“Concrete components are in short supply. In some places in the country they are being rationed,” Baranello said. “And the question on the table … is whether or not this is real or it's being exploited.”

Many of the owners and developers who were able to secure the Affordable New York tax break at their sites before the program expired this summer may face challenges hitting the program's deadlines, the panelists said. To have taxes abated, projects need to be complete by 2026. Rising construction costs and high interest rates could make getting the projects completed on time even more difficult than it already is.

“It's a political landmine,” Bedrock Real Estate Partners Vice President Coleman Skeeter said of the abatement, commonly referred to as 421-a. The tax break ran out in June after the state government didn't extend it or replace it.

Skeeter said his firm was able to make arrangements to work within the program for all its current projects. But long-term, he said he agrees with the industry’s view that housing development is going to freeze up.

“The reality is that, as a developer in New York City, you cannot do it without some sort of tax break, because the tax laws are arcane and just not in favor of rental housing," Skeeter said. "So I don't see how anything but only the most luxury product or condos gets built.”

The political environment — including community pushback against development — is something panelists said is a threat both to the city and to the well-being of renters.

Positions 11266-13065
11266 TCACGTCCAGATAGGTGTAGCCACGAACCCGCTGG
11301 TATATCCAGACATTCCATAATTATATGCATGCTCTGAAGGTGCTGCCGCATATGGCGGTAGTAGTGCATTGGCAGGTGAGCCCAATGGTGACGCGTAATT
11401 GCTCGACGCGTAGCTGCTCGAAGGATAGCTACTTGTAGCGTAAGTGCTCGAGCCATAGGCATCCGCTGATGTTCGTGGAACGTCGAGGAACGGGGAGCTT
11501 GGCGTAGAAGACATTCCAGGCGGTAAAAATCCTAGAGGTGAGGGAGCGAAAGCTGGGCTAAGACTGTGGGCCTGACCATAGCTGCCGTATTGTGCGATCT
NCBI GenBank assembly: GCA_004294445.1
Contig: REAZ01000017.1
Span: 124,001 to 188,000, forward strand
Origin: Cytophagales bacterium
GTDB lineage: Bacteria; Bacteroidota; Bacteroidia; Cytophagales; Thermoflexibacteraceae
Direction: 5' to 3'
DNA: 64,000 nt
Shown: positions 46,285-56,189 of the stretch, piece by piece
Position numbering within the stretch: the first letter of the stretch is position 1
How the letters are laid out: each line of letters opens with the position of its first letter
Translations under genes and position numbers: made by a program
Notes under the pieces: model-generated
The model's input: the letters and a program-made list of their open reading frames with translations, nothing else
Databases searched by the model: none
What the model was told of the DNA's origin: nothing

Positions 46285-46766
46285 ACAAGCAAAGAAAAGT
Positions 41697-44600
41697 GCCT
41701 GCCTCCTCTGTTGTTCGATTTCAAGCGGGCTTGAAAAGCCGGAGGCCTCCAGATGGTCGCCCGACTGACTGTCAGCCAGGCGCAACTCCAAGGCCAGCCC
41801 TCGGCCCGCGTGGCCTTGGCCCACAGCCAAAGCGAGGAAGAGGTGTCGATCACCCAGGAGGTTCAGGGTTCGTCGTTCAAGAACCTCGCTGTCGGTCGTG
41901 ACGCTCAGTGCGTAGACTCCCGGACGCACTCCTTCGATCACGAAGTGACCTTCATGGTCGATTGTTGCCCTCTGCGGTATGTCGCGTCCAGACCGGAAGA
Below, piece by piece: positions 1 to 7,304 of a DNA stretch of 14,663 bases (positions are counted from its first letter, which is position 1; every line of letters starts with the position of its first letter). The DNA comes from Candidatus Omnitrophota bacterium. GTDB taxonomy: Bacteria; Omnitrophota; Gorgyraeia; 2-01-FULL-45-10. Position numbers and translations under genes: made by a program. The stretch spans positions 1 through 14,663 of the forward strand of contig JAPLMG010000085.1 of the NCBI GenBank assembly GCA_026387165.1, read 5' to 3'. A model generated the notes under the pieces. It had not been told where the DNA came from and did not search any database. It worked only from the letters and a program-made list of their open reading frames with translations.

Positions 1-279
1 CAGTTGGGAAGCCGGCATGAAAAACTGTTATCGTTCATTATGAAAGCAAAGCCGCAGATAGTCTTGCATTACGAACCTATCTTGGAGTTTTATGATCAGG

“There's this anti-development view right now,” Elghanayan said. “We're neither good nor bad, we’re an instrument. Society should use us to create housing … It's not that we're like, we're great people or something, it's just we’re this tool. Pick up the tool and get some housing.”

Developers said they have made efforts, and progress, to meaningfully engage with the community to get projects across the line to add to housing supply.

“Silverstein believes in New York City, and we particularly believe in neighborhoods like Astoria,” Silverstein Properties Director of Development Brian Collins said. "We're really hoping that leadership in New York City figures out a way to balance the needs of the existing residents."

His company, along with Kaufman Astoria Studios and Bedrock, is planning to build some 2,800 units as part of its Innovation QNS project, which Collins said is now seeking approval from Queens Borough President Donovan Richards, with a decision due by the end of this month.

“The process has been pushed down to the neighborhood and the community level, and that’s a really good thing — but it really requires the community to come out and express their opinion,” Collins said. “Whether you're in support or not in support of Innovation QNS, please, I strongly support you guys coming out and making your voices heard."

Kaufman Astoria Studio Vice President Tracy Capune added that she wants to see Western Queens return to an environment of community leaders, business leaders and politicians working together to cheer for the neighborhood.

“We got an awful lot done for about 12 years there,” she said. “Hopefully we can get everybody on the same page moving forward.”